5/20/1927, at 7:52 a.m., Charles Lindbergh set off from Long Island on the first solo nonstop flight across the Atlantic. He landed in Paris a little over 33 hours later. Five years later, Amelia Earhart, nicknamed “Lady Lindy” after Lindbergh, departed from Newfoundland, Canada, on the first solo nonstop flight across the Atlantic by a woman. Fifteen hours and 18 minutes later she landed in Ireland.

My mother was a small child when Lindbergh flew the Atlantic. She told about going to the local telegraph office in her rural Nebraska town with her father and some neighbors. They would wait outside watching through the window as the telegrapher sat waiting for word from outside sources about the outcome of this effort.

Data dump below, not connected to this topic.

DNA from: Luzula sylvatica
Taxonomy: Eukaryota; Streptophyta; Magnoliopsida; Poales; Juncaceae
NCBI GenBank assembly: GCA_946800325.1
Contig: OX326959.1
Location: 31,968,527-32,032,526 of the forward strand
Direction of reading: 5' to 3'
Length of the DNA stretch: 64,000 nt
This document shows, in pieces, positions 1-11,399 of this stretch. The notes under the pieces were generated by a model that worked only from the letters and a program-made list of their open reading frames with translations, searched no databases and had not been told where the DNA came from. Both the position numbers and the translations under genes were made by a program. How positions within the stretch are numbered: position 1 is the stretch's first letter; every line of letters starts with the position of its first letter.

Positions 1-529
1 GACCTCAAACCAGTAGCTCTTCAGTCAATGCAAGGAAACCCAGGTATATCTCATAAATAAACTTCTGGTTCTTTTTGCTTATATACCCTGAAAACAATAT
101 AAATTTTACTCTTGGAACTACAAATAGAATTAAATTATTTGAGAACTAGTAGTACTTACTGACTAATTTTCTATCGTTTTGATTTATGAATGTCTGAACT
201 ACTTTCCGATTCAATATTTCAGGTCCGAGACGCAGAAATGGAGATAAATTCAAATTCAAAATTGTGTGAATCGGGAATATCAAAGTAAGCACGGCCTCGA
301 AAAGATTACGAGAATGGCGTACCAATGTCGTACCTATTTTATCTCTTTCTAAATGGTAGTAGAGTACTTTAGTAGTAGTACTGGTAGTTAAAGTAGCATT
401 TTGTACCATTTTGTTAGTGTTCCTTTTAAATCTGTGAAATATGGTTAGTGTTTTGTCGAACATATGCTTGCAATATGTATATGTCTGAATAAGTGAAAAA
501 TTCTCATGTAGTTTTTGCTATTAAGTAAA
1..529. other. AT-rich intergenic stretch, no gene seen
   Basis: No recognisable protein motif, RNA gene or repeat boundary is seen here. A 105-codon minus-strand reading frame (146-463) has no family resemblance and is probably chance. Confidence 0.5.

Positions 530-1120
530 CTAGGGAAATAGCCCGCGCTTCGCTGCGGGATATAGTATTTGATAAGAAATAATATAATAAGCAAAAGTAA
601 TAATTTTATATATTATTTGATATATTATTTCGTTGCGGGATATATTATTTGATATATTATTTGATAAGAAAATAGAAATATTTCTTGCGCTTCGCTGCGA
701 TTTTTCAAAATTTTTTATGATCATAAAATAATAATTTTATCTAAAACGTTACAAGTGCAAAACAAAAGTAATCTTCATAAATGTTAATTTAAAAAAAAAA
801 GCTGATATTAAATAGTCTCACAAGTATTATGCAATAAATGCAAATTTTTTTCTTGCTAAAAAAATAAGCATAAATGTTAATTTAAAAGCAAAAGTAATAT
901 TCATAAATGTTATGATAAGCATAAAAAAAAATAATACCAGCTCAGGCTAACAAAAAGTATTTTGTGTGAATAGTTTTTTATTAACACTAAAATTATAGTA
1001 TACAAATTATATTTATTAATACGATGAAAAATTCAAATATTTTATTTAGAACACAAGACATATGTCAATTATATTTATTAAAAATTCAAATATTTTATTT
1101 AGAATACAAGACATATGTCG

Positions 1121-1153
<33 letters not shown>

I can only imagine the jubilation felt when the word of a successful flight arrived.

In our age of instant communication throughout the world it is hard to conceive of waiting for hours or sometimes days to find out what was happening in the world around you.

It is also hard to think of these two pilots, in days of unpressurized planes, no radar or GPS, even making the flights!

What a difference their bravery made in the world, and no doubt what pride it brought to our country at the time.